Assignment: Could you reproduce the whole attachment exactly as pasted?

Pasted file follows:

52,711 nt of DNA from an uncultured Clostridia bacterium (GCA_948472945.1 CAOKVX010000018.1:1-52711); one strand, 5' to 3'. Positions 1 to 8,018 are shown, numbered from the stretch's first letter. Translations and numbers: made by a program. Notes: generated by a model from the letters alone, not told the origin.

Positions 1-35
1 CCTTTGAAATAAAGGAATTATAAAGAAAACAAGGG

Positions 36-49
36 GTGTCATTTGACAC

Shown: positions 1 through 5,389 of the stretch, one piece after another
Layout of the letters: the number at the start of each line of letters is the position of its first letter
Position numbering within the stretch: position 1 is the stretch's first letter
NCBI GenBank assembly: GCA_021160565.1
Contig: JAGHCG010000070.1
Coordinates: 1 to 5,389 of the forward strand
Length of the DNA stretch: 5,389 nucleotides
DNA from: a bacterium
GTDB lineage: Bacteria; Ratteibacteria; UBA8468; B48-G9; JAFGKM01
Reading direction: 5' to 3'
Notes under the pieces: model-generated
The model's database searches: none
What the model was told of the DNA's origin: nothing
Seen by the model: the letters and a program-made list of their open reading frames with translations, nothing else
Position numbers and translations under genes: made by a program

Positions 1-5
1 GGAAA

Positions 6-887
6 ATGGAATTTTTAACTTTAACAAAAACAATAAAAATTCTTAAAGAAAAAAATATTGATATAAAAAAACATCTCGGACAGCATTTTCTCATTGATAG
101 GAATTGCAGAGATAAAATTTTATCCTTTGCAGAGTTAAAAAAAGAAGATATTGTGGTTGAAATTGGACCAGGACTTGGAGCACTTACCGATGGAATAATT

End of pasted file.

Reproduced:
52,711 nt of DNA from an uncultured Clostridia bacterium (GCA_948472945.1 CAOKVX010000018.1:1-52711); one strand, 5' to 3'. Positions 1 to 8,018 are shown, numbered from the stretch's first letter. Translations and numbers: made by a program. Notes: generated by a model from the letters alone, not told the origin.

Positions 1-35
1 CCTTTGAAATAAAGGAATTATAAAGAAAACAAGGG

Positions 36-49
36 GTGTCATTTGACAC

Shown: positions 1 through 5,389 of the stretch, one piece after another
Layout of the letters: the number at the start of each line of letters is the position of its first letter
Position numbering within the stretch: position 1 is the stretch's first letter
NCBI GenBank assembly: GCA_021160565.1
Contig: JAGHCG010000070.1
Coordinates: 1 to 5,389 of the forward strand
Length of the DNA stretch: 5,389 nucleotides
DNA from: a bacterium
GTDB lineage: Bacteria; Ratteibacteria; UBA8468; B48-G9; JAFGKM01
Reading direction: 5' to 3'
Notes under the pieces: model-generated
The model's database searches: none
What the model was told of the DNA's origin: nothing
Seen by the model: the letters and a program-made list of their open reading frames with translations, nothing else
Position numbers and translations under genes: made by a program

Positions 1-5
1 GGAAA

Positions 6-887
6 ATGGAATTTTTAACTTTAACAAAAACAATAAAAATTCTTAAAGAAAAAAATATTGATATAAAAAAACATCTCGGACAGCATTTTCTCATTGATAG
101 GAATTGCAGAGATAAAATTTTATCCTTTGCAGAGTTAAAAAAAGAAGATATTGTGGTTGAAATTGGACCAGGACTTGGAGCACTTACCGATGGAATAATT